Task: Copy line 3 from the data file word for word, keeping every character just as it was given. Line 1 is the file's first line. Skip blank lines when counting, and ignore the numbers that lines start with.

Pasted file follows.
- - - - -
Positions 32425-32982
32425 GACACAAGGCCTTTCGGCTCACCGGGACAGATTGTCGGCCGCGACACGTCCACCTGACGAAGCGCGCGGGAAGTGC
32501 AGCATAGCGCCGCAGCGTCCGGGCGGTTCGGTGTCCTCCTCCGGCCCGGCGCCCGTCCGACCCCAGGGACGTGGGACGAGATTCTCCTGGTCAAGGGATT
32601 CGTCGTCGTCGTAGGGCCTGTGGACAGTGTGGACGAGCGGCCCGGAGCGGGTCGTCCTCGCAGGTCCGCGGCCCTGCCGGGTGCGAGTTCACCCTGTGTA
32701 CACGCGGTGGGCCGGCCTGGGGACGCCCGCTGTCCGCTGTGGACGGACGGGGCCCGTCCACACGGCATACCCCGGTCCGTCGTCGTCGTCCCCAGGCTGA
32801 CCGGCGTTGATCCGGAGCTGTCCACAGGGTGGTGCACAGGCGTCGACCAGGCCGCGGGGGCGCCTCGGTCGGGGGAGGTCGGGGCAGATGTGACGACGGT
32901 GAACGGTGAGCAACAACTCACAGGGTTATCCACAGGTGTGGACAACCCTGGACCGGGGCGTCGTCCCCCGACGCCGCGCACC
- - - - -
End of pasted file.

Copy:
32501 AGCATAGCGCCGCAGCGTCCGGGCGGTTCGGTGTCCTCCTCCGGCCCGGCGCCCGTCCGACCCCAGGGACGTGGGACGAGATTCTCCTGGTCAAGGGATT